London Review of Books editor: “We are getting better” on gender equality

A staffer responds to criticisms that the publication doesn't have enough female contributors

Topics: london review of books, lrb, Gender Equality, london review of books women, Books

London Review of Books editor: "We are getting better" on gender equality

The London Review of Books has come under fire for its dearth of female reviewers. But Deborah Friedell, an editor at the publication, wrote to Salon to argue that gender parity at the LRB is improving. Her response, in full:

I started reading the London Review of Books in college, in part because one of my favorite professors, Ruth Yeazell, regularly wrote for it. In its pages I first read Hilary Mantel, Anne Enright, Terry Castle, Jenny Diski, Rosemary Hill, Jenny Turner, Bee Wilson, Jacqueline Rose and Marina Warner — all much better known now in America than they were ten years ago. I went to graduate school in England to study with Hermione Lee, who also wrote for the paper, but I left academia when the LRB gave me a job. I’ve since written for the magazine about Pearl Buck, Lorrie Moore, Laura Ingalls Wilder, Elizabeth Taylor, Wendy Moore, and Condoleezza Rice, and my review of Lionel Shriver’s new novel is in the current issue. The magazine’s editor, Mary-Kay Wilmers, and deputy editor, Jean McNicol, both women, coaxed, cajoled, flattered and threatened me into finishing my pieces, and then improved them through the kind of painstaking editing that’s now almost completely out of fashion. Even when I write for one of our competitors, I usually end up asking Mary-Kay to go through my drafts: she makes fun of my chutzpah, and marks them up.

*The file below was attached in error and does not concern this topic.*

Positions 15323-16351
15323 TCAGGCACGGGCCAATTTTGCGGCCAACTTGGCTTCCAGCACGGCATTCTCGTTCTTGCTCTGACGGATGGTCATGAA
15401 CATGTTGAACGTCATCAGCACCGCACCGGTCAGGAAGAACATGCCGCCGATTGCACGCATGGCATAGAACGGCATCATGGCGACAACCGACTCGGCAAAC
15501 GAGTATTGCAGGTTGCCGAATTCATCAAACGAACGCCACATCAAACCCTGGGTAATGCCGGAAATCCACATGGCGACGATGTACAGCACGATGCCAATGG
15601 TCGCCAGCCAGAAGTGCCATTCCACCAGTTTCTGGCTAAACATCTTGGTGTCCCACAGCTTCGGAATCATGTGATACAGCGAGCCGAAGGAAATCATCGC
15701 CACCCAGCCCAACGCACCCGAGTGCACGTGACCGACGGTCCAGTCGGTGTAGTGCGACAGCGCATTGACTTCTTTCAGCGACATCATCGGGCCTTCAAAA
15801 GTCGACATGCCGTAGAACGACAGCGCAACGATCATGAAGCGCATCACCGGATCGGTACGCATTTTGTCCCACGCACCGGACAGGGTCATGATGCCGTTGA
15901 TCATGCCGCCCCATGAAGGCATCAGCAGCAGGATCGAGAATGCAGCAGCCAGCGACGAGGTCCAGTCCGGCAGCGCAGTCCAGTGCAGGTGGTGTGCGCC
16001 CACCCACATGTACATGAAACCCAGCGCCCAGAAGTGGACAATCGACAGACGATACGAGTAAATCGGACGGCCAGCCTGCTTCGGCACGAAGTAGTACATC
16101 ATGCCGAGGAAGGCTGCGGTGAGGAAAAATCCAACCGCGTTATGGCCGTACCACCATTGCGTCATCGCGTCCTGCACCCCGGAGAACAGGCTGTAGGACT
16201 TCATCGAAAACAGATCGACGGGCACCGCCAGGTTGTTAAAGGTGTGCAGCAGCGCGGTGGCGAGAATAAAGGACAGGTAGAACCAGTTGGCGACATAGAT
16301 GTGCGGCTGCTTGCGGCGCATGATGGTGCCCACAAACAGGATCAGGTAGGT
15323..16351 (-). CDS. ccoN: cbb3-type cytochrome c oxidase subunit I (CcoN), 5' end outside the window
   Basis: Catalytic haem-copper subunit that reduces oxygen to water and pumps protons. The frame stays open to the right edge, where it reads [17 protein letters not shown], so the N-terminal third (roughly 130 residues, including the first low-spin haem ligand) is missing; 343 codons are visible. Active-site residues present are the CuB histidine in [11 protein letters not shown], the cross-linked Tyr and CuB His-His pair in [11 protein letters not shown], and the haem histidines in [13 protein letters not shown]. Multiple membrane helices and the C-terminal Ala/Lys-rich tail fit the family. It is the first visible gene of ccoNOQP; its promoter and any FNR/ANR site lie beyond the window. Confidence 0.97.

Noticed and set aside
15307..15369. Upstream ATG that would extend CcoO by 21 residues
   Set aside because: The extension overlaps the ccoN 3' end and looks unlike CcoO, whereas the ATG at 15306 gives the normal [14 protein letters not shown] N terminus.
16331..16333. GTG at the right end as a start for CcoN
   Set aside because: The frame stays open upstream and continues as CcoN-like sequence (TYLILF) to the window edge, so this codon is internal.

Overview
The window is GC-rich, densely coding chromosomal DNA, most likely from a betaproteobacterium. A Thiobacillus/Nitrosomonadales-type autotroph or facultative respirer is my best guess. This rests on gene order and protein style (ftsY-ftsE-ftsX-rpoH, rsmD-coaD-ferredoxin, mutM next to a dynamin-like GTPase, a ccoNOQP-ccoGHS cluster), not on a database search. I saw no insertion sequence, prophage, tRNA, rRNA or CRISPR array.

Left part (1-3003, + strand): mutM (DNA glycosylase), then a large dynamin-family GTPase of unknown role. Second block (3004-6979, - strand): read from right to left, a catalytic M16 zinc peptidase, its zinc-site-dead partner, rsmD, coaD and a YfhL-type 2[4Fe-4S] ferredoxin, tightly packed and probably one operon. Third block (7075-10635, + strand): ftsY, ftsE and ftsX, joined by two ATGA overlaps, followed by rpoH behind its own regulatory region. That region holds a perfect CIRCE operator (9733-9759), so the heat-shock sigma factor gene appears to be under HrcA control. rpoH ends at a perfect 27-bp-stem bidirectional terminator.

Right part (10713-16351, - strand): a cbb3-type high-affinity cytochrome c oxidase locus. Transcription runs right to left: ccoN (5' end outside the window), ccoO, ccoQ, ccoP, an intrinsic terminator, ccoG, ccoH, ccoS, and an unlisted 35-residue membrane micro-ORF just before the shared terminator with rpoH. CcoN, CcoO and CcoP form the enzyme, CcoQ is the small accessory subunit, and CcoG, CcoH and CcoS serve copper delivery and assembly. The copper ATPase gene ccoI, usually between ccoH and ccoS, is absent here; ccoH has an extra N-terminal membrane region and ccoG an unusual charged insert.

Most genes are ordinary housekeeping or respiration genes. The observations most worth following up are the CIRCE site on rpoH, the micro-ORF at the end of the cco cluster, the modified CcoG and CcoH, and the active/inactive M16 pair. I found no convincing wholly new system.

On the editorial staff, men are now in the minority. The LRB should have more female contributors, but we are getting better, particularly when it comes to promoting and publishing the next generation of female critics. Mary-Kay pushes me — and my colleagues Joanna Biggs and Alice Spawls (who also paints many of our covers) — to write frequently, and we’re proud to feature work by Elif Batuman, Lidija Haas, Chimamanda  Adichie, Sheila Heti, Emily Witt, Katrina Forrester, Amia Srinivasan, Emily Cooke and Pooja Bhatia. We’re trying; we’ll try harder.

Anna North is Salon's culture editor. Follow her on Twitter at @annanorthtweets.

More Related Stories

Featured Slide Shows

  • Share on Twitter
  • Share on Facebook
  • 1 of 11
  • Close
  • Fullscreen
  • Thumbnails

    Cities without landmarks

    Slide 1

    Niagara Falls, U.S./Canada


    Cities without landmarks

    Slide 2

    Sydney Opera House, Sydney, Australia


    Cities without landmarks

    Slide 3

    Mount Rushmore, South Dakota, U.S.


    Cities without landmarks

    Slide 4

    Eiffel Tower, Paris, France

    Robert R.,

    Cities without landmarks

    Slide 5

    Colosseum, Rome, Italy


    Cities without landmarks

    Slide 6

    Taj Mahal, Agra, India

    Sergio Coelho,

    Cities without landmarks

    Slide 7

    Siena Cathedral, Siena, Italy


    Cities without landmarks

    Slide 8

    Christ the Redeemer, Rio de Janeiro, Brazil


    Cities without landmarks

    Slide 9

    Arc de Triomphe, Paris, France


    Cities without landmarks

    Slide 10

    Lost City of Petra, Jordan

  • Recent Slide Shows



Comment Preview

Your name will appear as username ( settings | log out )

You may use these HTML tags and attributes: <a href=""> <b> <em> <strong> <i> <blockquote>